The cinemas in Linz seem to be overrun because a. it's vacation time and b. Avatar is on. It's seriously impossible to reserve a seat at the evening screenings, unless you want to sit in the first four rows. Despite this, I managed to see it (in the afternoon).
Avatar is awesome. I love it. Finally, after probably a year of bad films, one worth watching (except for Up and District 9, maybe). The creature design is so-so (in general, it's pretty obvious where the film drew its inspirations from, starting with the overall story down to most creature designs). The birds are neat. So are the winged frogs and the avatars/Na'vi. Most impressive of all is the landscape design. The beauty, colourfulness and richness of the plant life is sheer overwhelming (which is probably good and necessary, if you think about the gist of the story). The cinematography was good, too. I likefd how depth and perspective were used and played with, especially in the intitial sequence. That made the 3D effect even more impressive. Later it was used in a more subdued way, which I think I prefer when it comes to 3D. It just makes you feel at home with the technology, because it seems natural. When the technology is shoved into your face, it rather screams "Look at me. See how cool I am. The special effects are all you need to pay attention to. Ignore everything else."
The acting was very convincing. Sam Worthington and Sigourney Weaver did an outstanding job both as humans and in their avatars. Cameron has created a bunch of very likable characters (I'm thinking particularly of Trudy here).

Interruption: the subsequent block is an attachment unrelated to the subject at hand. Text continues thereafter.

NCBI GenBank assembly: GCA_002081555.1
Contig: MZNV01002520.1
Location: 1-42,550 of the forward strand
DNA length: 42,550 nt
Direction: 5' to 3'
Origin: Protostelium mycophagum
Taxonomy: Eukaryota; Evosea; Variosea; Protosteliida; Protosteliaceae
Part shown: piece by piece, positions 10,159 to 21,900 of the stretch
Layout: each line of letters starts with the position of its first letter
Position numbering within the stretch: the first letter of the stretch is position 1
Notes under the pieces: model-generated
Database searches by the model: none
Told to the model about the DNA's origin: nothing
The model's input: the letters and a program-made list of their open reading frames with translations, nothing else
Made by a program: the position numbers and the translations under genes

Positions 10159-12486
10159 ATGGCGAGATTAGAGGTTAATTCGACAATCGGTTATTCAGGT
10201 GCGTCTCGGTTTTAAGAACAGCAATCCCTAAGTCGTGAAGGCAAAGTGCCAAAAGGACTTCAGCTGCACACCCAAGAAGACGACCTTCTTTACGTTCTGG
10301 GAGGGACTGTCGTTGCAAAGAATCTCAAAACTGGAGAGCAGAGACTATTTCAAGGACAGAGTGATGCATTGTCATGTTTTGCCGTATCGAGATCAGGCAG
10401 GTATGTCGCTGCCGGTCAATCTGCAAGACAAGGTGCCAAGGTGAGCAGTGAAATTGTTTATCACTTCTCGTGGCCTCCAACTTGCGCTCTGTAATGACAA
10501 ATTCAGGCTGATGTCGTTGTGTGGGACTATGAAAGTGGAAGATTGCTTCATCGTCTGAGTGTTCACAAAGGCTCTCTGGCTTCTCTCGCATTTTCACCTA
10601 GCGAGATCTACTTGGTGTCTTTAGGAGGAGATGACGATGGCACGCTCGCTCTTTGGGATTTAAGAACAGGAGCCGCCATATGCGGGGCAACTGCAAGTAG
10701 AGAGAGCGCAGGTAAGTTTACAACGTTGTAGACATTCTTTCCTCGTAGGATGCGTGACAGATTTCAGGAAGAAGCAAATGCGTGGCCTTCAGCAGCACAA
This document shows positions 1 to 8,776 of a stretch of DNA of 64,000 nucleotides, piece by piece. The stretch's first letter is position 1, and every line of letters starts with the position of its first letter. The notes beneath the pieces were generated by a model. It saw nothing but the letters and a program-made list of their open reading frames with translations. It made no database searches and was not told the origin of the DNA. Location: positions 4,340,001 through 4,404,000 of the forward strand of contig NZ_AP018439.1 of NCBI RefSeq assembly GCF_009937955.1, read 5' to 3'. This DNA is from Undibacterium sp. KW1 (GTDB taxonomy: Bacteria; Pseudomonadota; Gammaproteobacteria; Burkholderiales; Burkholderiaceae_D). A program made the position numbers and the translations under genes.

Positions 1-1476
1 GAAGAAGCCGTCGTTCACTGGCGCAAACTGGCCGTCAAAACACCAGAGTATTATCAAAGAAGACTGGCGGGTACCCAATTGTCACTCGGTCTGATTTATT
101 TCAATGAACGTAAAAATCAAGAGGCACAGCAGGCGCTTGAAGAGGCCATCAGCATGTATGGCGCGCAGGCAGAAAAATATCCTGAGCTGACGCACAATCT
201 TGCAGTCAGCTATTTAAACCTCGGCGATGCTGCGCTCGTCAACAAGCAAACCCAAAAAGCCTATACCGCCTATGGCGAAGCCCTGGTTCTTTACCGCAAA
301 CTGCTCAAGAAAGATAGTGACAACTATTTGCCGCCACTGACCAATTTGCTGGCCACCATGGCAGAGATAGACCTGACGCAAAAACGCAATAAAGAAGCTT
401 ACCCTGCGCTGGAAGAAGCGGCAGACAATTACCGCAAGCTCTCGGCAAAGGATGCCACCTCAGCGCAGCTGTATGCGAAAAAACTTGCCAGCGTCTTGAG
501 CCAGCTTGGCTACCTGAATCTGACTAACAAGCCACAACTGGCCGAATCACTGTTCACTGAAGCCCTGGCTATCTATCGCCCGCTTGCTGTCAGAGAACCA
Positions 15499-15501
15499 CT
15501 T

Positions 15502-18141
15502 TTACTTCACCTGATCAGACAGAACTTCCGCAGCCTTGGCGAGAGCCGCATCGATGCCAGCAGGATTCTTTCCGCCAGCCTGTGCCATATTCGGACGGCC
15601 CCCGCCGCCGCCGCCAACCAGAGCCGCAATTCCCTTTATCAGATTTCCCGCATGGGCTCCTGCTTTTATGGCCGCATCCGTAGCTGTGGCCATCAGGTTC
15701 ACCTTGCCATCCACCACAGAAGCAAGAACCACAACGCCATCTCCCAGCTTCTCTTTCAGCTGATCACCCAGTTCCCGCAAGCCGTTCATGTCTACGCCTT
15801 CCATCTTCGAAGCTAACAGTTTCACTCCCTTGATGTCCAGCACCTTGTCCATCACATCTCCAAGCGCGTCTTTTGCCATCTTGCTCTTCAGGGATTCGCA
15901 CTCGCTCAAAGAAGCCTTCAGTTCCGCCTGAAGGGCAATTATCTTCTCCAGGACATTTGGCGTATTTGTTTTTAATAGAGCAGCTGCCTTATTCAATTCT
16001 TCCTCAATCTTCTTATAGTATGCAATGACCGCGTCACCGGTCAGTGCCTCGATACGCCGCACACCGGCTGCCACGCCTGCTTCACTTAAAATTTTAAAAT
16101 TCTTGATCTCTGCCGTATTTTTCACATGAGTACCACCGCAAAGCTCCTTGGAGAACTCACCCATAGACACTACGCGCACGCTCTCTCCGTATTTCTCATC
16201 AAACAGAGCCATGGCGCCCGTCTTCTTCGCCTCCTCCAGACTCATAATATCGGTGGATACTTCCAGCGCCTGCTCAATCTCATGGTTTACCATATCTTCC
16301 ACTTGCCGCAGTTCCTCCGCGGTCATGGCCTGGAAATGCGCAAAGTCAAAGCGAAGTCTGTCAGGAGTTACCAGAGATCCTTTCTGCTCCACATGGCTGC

-Minor spoiler warning. Don't read on if you haven't seen the film yet-
The story - yes, it was predictable and has been there before (multiple times). Does it matter? I think not. Most stories have parallels to stories that have been here before, because, well, we're all human and pretty much the same stuff makes us all tick. We write stories that we'd want to read ourselves, so it's clear that they have certain common denominators. The message of Avatar is an important one, and it hurts not to have it repeated.
For me, the film reminded me that I have wanted to read into various indigenous cultures for some time (too much stuff I want to read). Their culture, their belief system, their rites, and, most importantly, their place in today's globalised world. And not just the major, known ones, like the Native Americans or Aboriginees. Like with languages, there's a multitude of cultures out there which are dying every moment. I can only imagine the knowledge and individuality that has been lost in this process. To learn about and listen to them is, I believe, an enriching journey.


An awesome video of Eiga doing oji waza. My eyes are getting watery when I watch this.

Mit dem neuen Jahr kommt auch eine neue Ausgabe des vierteljährlich erscheinenden Fanzines für Spekulative Fiktion (Fantasy/SciFi/Horror/Mystery) Specflash. 90 Seiten an Kurzgeschichten, Interviews, Artikeln und Rezensionen laden zum Lesen ein. Das Hauptthema der Ausgabe sind Vampire. Empfehlenswert ist vor allem Udo Eickenbergs Kurzgeschichte "Die letzte Prüfung", die auf die Entwicklung der Menschheit in den nächsten 150 Jahren blickt.

Ich koche ja gerne und oft, und probiere fast täglich neue Rezepte aus. Bei der Rezeptsuche und beim Foren-Lesen kommt man dabei stets über das beliebte Wort "lecker". Mittlerweile kann ich's nicht mehr sehen. So geht es wohl nicht nur mir, denn beim Stöbern in einem ausgezeichneten Koch-Blog, kam ich über diesen Eintrag. Viel Spaß beim Lexikon-Erweitern!